Monday, March 19, 2012

Book Review: Wounded Children Healing Homes

Bird's nest in Snow
I recently wrote a post about setting aside time to spend with healthier (or birth) kids. In it I mentioned my new favorite book on parenting special needs children who have experienced early trauma, Wounded Children Healing Homes: How Traumatized Children Impact Adoptive and Foster Homes,  by Schooler, Smalley, and Callahan.
The first two paragraphs of the Forward drew me right in and there was no turning back.
This book is a gift to adoptive families and children today. Since I entered the field of adoption in 1963, there has been a 180-degree shift: first, in the needs of the children who require permanency; and second, in how services are thought about and delivered. The children being placed for adoption today arrive with multiple traumas, developmental delays, and challenging behaviors that may stretch their new family, sometimes to the breaking point.
     Addressing the needs of the traumatized child requires hard work for both professionals and for the familes who parent these children. Everyone must dedicate time in their already busy lives to address these needs. The therapists and social workers supporting these families must use many creative tools during the first few years to help them through the rough times, after placement, and after the adoptions are finalized. The parents must adapt rapidly, do all the initial adapting, and commit to a child they don't yet love, and may not even like, for awhile. This is what has become "professional" parenting.                             p.7 (Italics mine)
There is always room for another book educating people on the impact that traumatized children can have on a healthy family.

Healthy Kids
As I alluded to in The 100 LEGO Tower, there is a powerful chapter discussing the effects on birth kids of bringing special needs children into a family. I know several adoptive families with birth children who have much to say. Our family does not include any birth children. We do, however, have a "healthier" one. I have alway tried to attend to his needs regarding the adoption of his brother and sister, and thought I was doing a pretty decent job. This book has opened my eyes to the ways we sometimes discount our children's viewpoint without realizing it. I must say, my Lovebug has blossomed as I attempt to address his needs more fully in light of the information shared by Elizabeth A. Tracy MSW, LICSW, (and birthchild who was raised in a family doing foster care!)  the author of this essential chapter.

Preparing and Equipping Families
Through our years of parenting special needs adopted children I have found that I have a passion for families embarking on the journey. I am deeply concerned for the hopeful adoptive parents and children, as well as for the foster or adopted child(ren) who may be coming into unprepared families.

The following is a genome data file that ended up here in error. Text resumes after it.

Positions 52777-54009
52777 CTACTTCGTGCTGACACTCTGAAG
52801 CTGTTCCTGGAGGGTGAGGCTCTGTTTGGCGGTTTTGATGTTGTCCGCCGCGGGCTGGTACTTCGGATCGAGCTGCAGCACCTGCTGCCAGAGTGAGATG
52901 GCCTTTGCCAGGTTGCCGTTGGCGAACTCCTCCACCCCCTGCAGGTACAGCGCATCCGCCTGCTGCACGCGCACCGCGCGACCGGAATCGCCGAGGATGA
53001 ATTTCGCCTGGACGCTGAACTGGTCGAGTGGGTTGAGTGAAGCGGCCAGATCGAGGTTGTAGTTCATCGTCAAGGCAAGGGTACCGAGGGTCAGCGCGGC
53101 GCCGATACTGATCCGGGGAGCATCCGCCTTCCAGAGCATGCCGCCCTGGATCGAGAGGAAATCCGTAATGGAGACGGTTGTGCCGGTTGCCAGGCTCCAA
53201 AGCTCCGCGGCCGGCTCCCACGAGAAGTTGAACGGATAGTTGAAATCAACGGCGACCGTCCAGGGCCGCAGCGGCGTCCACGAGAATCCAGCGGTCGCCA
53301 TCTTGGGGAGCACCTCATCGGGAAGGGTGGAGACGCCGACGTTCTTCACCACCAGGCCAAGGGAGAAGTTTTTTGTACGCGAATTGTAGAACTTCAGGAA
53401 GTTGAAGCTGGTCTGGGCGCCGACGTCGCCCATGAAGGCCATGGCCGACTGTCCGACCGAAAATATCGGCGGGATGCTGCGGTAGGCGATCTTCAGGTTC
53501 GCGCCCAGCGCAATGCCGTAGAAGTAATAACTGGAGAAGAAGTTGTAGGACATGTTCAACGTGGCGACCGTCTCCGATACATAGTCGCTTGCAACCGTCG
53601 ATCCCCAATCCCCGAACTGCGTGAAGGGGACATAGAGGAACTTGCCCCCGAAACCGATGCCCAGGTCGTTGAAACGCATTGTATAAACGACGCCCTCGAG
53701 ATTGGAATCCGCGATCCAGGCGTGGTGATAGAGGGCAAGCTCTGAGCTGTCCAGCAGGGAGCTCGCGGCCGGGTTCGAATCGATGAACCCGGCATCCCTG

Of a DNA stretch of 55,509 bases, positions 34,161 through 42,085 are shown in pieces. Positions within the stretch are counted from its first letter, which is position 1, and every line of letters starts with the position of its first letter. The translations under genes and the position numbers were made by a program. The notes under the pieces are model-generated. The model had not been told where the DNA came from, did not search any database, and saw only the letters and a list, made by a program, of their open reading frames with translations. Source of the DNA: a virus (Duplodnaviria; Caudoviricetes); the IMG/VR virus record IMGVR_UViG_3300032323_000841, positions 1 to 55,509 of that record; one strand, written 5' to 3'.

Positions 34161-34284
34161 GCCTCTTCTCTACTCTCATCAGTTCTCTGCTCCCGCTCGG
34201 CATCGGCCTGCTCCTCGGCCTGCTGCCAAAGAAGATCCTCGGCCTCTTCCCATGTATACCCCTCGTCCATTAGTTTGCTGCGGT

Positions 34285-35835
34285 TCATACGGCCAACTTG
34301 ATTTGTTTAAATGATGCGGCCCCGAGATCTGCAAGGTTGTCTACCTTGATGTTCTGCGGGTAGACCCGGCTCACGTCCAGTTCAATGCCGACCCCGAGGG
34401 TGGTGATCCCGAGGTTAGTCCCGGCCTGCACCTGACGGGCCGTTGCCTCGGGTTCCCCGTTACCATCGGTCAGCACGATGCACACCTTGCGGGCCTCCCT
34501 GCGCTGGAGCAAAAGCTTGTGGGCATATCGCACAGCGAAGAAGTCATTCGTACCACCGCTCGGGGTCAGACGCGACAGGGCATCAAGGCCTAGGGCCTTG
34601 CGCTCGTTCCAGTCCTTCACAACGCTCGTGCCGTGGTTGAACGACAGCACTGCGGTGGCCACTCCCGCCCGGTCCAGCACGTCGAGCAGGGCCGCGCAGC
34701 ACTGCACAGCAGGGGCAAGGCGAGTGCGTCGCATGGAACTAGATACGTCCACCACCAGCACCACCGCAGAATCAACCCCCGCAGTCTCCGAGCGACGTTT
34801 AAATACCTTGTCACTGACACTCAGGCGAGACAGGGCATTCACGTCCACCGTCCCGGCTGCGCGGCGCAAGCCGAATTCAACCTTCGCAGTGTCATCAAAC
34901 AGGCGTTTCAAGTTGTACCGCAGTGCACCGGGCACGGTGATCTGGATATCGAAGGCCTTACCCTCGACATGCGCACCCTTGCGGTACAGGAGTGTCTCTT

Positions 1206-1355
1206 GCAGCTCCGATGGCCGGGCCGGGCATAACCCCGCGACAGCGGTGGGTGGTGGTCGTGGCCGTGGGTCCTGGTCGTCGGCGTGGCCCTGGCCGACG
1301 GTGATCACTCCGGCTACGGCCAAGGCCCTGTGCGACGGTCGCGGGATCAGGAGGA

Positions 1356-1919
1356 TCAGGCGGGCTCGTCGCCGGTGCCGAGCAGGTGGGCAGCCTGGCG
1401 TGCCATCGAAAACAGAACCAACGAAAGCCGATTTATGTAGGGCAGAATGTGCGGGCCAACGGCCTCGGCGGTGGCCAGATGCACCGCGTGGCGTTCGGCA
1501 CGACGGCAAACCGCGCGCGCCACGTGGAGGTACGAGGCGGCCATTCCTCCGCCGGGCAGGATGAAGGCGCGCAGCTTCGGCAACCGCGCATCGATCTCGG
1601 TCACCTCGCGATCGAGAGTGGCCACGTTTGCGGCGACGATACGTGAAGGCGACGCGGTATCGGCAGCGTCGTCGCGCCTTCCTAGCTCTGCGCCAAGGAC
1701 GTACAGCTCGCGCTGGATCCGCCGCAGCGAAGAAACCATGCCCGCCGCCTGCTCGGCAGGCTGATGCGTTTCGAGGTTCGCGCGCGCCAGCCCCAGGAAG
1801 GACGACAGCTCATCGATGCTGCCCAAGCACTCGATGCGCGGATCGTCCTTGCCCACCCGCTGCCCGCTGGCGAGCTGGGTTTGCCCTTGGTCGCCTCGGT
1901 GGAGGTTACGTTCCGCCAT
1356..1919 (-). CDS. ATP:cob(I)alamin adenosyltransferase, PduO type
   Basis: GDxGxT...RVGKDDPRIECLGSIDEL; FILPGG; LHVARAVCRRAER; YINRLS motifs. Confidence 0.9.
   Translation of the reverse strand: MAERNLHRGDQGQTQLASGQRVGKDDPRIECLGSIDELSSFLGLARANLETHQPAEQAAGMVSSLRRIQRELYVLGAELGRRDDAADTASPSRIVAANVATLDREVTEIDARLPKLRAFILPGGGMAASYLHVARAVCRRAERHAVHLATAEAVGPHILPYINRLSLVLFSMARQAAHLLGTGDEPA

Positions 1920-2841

I know from our own situation, and from what I have observed in the lives of others, that there is a sprinkling a liberal dose of , "We can do it better.", that is compounded by a smidgeon of, "You can't really know 'til you know.", in all of us. Still, I have often wished for a resource that had some hope of bridging that gap. I believe that some of  the anecdotes related in Traumatized Children Healing Homes make it specifically targeted to help as much as any pre-foster / adoption book can. Consider.

During our six months of work in Kyrgzystan in 2008, I met several American families who were there adopting children - infants, a few toddlers, and older children. 
     One afternoon, I sat across from a family and a six year old boy they were adopting. When I looked at him, I took note of his eyes. He is a beautiful boy, but his eyes spoke of immense pain, trauma and loss. He was found underground in the sewer system just a year earlier. He had lived with older children on the streets and then in an orphanage. He had no family history. In our brief time together, the adoptive parents assured me that all this young boy would need was love. I tactfully tried to share the potential impact of his trauma. But I think in the excitement of adding this child to the family, they didn't want to hear me. They basically said, "He will do fine with the love we will give him, thank you very much." I said no more, but grieved at what may be ahead for these unprepared and unrealistic parents. p.15
Tip of the Iceberg

There is so much more in this great resource. I had one more thing I wanted to talk about, but I think I will save it for another day. This is a rich resource for the library of any family raising children affected by early trauma. I will be purchasing several in the near future. I never know when I will meet someone on the cusp, who has no idea of the ride they are in for. Families need as much information as they can absorb in preparation for the journey of a lifetime.

Traumatized kids deserve families that are prepared to meet the challenges!

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